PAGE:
Insuring A Collection Of Fine Wines
If you’re a serious wine collector, you may want to consider protecting your investment against fire, theft, breakage, flood, the breakdown of a storage unit, power failures, improper handling, and a range of other potential misfortunes. An insurance policy can often offer in-depth coverage at an affordable price.
Your standard homeowner’s policy may provide adequate protection against damage from fire, lightning, explosion, or theft, and you can extend that insurance with specialized coverage. Insuring a collection valued at $100,000 would likely add about $450 to your annual premium. If your home has a fire alarm, sprinklers, and a theft-deterrent system, you may get a more favorable rate.
For a large, investment-grade collection, you’ll need additional coverage, and that will likely require receipts for your purchases and a professional appraisal. Your insurer may also want to examine your storage area, and could ask for a photographic or video recording of the collection. “You should expect to pay 0.4% to 0.5% of the declared value of the wine annually,” notes Theresa Lawless, property product manager at the Fireman’s Fund Insurance Company in San Francisco. “Protection extends to normal risk factors such as theft and fire but also breakage and power failures that lead to wine damage.”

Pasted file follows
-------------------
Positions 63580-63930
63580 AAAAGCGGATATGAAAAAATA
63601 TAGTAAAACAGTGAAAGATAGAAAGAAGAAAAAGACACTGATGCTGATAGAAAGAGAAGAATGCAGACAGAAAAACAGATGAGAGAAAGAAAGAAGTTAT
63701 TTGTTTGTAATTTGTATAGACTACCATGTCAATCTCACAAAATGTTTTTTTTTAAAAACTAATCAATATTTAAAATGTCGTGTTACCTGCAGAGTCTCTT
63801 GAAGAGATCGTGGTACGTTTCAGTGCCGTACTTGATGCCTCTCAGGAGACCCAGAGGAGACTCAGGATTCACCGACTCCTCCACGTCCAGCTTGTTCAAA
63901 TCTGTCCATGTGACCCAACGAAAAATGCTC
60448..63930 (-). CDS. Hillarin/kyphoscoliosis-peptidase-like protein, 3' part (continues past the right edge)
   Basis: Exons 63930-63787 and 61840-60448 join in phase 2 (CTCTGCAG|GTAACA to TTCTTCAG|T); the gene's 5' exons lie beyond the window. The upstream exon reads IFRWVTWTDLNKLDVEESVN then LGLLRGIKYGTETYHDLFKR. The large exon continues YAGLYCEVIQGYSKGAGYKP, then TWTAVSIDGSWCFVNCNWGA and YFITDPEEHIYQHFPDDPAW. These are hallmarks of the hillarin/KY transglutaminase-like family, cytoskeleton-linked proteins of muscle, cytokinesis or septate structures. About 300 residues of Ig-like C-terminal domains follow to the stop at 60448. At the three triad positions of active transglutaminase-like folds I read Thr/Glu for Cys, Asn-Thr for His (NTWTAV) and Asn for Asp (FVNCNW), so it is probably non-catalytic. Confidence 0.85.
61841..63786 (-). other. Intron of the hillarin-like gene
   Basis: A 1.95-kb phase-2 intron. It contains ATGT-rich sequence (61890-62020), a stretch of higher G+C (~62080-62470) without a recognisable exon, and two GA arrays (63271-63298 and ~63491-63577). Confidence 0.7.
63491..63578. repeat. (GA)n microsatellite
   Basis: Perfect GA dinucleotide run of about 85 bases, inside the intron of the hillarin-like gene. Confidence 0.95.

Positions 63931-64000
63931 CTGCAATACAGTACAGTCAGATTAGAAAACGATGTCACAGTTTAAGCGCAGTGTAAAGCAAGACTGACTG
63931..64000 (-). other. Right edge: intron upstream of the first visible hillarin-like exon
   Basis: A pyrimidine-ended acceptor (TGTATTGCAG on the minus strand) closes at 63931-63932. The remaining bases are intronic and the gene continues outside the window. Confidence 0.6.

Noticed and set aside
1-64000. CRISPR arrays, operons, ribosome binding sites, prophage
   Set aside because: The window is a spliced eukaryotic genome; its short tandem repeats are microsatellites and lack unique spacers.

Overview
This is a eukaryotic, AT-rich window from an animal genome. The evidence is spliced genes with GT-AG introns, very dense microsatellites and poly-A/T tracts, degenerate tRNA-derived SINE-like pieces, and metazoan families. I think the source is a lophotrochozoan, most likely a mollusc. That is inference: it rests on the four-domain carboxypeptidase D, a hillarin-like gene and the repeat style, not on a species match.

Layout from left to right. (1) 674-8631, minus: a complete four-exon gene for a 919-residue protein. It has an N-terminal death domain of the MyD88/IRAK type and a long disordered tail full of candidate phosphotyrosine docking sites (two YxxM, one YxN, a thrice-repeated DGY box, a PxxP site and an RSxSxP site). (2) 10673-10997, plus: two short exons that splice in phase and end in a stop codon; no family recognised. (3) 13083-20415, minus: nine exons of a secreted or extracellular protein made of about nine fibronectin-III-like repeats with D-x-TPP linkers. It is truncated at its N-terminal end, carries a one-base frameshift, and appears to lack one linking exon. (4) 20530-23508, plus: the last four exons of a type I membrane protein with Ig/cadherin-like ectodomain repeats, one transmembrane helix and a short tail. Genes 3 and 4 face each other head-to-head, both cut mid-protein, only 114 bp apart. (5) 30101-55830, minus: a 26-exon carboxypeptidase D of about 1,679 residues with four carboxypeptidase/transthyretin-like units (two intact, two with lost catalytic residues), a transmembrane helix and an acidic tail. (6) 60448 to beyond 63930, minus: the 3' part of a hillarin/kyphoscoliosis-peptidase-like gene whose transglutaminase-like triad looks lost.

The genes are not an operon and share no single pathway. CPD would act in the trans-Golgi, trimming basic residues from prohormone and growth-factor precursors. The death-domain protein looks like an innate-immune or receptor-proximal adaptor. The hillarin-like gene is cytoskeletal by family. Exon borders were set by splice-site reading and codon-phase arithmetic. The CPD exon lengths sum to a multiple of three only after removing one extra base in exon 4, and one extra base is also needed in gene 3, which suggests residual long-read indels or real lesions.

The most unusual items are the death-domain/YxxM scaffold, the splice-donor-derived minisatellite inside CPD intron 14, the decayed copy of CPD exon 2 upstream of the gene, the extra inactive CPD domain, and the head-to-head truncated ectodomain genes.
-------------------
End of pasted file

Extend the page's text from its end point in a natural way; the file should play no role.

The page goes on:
In addition to Firemen’s Fund, AXA’s fine art division and Chubb offer wine-collection insurance, and auction houses such as Sotheby’s and Christie’s can refer collectors to qualified appraisers and merchants. To help keep track of your collection for insurance purposes, Vinfolio (www.vinfolio.com) offers software that automatically values a collection, provides recommended drink dates, and uses a bar-coding system to check off what you consume. The company’s auto-valuation service, which adjusts the value of a collection as market prices change, can be helpful in setting insurance limits. A wine’s value often increases as it approaches its peak drinking years and decreases once it passes them.
Any good wine insurance policy should provide protection from a wide spectrum of perils and also offer new-purchase coverage that takes into account additions to itemized collections. Such protection automatically provides coverage for up to 100% of the itemized limit for new wine purchases for up to 90 days. During that window of time, policyholders can report new acquisitions to their agent. Worldwide insurance coverage protects wine while it is in transit anywhere in the world. To replace wine that has appreciated in value, the better policies pay up to 150% of the agreed-upon amount.
© 2019. All Rights Reserved.
- Passing More Than Money To Your Heirs
- Lifecycle Funds May Pose A Hidden Danger
- Key Questions For Those Nearing Retirement
- Selecting A Corporate Trustee Certainly Has Its Drawbacks But It Can Also Give You Peace Of Mind
- Long-Term Care Insurance Is No Lay-Up For Biz Owners
- Rolling Over A 401(k) To A Non-Spouse
- Teaching Children Obligations Of Wealth
- Family Foundation Lets You Do Good For Others And Yourself
- Speculating In Wine Pre-Arrivals
- Consider Automatically Enrolling Employees In Your 401(k) To Make Your Plan Less Burdensome
- Is Stress Wreaking Havoc In Your Life? Here's Some Help
- Should You Delay Taking Social Security Benefits?
- Funding A Friend's Business Venture
- How Can You Value Artwork You Own?
- Treating Your Retirement As A Liability
Stocks Closed At A Record High Should You Worry